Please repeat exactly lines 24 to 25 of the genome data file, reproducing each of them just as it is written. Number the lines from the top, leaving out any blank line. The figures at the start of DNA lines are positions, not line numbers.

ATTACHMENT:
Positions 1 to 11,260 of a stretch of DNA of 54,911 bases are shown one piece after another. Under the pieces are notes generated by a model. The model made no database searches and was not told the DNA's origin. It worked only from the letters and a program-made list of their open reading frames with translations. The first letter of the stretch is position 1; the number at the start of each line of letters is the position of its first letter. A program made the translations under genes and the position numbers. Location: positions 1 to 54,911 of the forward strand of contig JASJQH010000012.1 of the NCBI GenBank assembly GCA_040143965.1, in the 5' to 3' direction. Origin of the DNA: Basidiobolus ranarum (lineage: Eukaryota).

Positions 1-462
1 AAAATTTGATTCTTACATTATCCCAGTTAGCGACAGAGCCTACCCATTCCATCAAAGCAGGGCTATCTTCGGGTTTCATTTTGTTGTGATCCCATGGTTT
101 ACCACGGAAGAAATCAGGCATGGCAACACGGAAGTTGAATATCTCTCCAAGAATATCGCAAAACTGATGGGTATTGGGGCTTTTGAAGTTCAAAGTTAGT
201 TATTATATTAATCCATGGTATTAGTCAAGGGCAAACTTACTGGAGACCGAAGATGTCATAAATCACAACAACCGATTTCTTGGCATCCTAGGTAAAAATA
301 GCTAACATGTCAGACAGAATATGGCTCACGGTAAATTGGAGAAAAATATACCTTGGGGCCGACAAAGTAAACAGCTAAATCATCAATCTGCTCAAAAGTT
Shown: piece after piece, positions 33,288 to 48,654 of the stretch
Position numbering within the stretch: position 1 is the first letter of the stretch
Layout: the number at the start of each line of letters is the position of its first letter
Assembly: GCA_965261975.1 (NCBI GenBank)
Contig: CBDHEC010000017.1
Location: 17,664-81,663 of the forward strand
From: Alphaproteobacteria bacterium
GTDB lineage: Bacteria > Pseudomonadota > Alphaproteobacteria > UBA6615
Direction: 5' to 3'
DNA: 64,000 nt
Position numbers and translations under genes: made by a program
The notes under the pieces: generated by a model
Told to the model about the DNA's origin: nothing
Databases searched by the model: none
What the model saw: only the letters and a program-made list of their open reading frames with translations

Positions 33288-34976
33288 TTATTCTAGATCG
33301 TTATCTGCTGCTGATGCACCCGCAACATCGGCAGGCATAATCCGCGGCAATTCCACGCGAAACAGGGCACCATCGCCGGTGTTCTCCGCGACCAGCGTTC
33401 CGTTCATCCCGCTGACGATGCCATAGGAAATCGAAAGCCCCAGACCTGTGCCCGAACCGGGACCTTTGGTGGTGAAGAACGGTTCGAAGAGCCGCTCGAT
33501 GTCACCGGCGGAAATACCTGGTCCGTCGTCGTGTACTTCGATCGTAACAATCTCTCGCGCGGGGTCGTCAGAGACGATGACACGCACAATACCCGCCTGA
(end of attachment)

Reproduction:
33301 TTATCTGCTGCTGATGCACCCGCAACATCGGCAGGCATAATCCGCGGCAATTCCACGCGAAACAGGGCACCATCGCCGGTGTTCTCCGCGACCAGCGTTC
33401 CGTTCATCCCGCTGACGATGCCATAGGAAATCGAAAGCCCCAGACCTGTGCCCGAACCGGGACCTTTGGTGGTGAAGAACGGTTCGAAGAGCCGCTCGAT